New West police board to connect with city council

The New Westminster Police Board plans to forge stronger ties with city council as part of its plan to ponder policing reforms.

The police board recently approved a nine-part motion put forward by Mayor Jonathan Cote related to police reform, including redirecting police resources away from laws that criminalize vulnerable people toward public health or community care initiatives and developing a diversity and inclusion framework to guide the direction of community policing. The motion also calls on the police board to engage with the province, members of the police department, residents and groups that represent those who have experienced discrimination, and city council.

“I have had discussions with New West city council members and they are very interested in this work,” said Cote, who also chairs the police board. “I think the police board would be well-served to develop a close working relationship. … I don’t know exactly what that is going to look like but, to me, I think having a close working relationship between the police board and New Westminster city council is going to be incredibly crucial in this work.”

The chief constable and the senior management team are responsible for the day-to-day management and operation of the police department, while the police board provides oversight and direction to ensure the department is acting in accordance with the Police Act. The board also works with the department to develop a strategic plan, an annual plan/budget and policies.

New Westminster is among the B.C. municipalities served by its own police force, rather than the RCMP.  The City of New Westminster’s 2020 budget indicates policing is the most costly service in the city’s operating budget, representing $31.6 million of the $135 million budgeted for general services.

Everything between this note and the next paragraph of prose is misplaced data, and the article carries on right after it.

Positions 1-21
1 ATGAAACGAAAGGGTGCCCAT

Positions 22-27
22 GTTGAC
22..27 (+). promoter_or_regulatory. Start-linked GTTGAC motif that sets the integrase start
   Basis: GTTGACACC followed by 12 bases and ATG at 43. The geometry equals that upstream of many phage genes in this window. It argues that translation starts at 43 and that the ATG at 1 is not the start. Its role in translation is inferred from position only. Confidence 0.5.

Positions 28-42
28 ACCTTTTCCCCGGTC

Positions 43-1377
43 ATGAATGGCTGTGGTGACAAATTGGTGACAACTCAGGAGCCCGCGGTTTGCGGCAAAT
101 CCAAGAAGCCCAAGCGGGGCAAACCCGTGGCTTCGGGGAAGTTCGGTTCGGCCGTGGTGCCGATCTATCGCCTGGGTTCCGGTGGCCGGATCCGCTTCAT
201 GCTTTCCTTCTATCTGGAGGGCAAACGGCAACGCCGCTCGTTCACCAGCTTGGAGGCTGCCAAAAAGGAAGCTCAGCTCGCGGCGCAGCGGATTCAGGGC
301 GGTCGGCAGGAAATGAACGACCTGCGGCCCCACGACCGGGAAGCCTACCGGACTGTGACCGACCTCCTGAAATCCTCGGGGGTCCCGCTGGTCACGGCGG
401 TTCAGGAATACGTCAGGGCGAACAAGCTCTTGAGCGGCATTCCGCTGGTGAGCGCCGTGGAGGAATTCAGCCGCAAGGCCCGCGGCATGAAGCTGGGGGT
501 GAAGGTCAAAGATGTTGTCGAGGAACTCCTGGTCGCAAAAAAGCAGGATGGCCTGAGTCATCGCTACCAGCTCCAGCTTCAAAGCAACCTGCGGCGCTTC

One part of Cote’s motion calls on the police board to work in collaboration with New Westminster city council on the various police reform initiatives being pursued. It’s also recommended that the police board collaborate with city council to develop and implement a culturally-safe engagement plan.

“We need to dig a lot deeper and reach folks with different experiences. I think there are a number of organizations that have take really critical roles in leading this advocacy work. I would love to see us engage directly with those groups and with residents to be able to participate,” Cote said. “I think this is also a really big opportunity to connect with city council and the work of the city. Public engagement is something the City of New Westminster has always strived to have a high level with, and I think this is a particular opportunity where we are going to want to connect with the city.”

While New Westminster city council must be part of the work being done locally, Cote also wants the police department to look further afield when considering police reform.

“I also want us to be ensuring we are keeping an eye on what discussions are happening in communities all around the world,” he said. “We are not the only police board, not the only police department having these conversations. I don’t want this work to be done in isolation.”

The New Westminster Police Department will report back to the police board and city council on police reforms by the end of 2020.

This is part of a series of stories running in the Record in response to calls for police reform.

 

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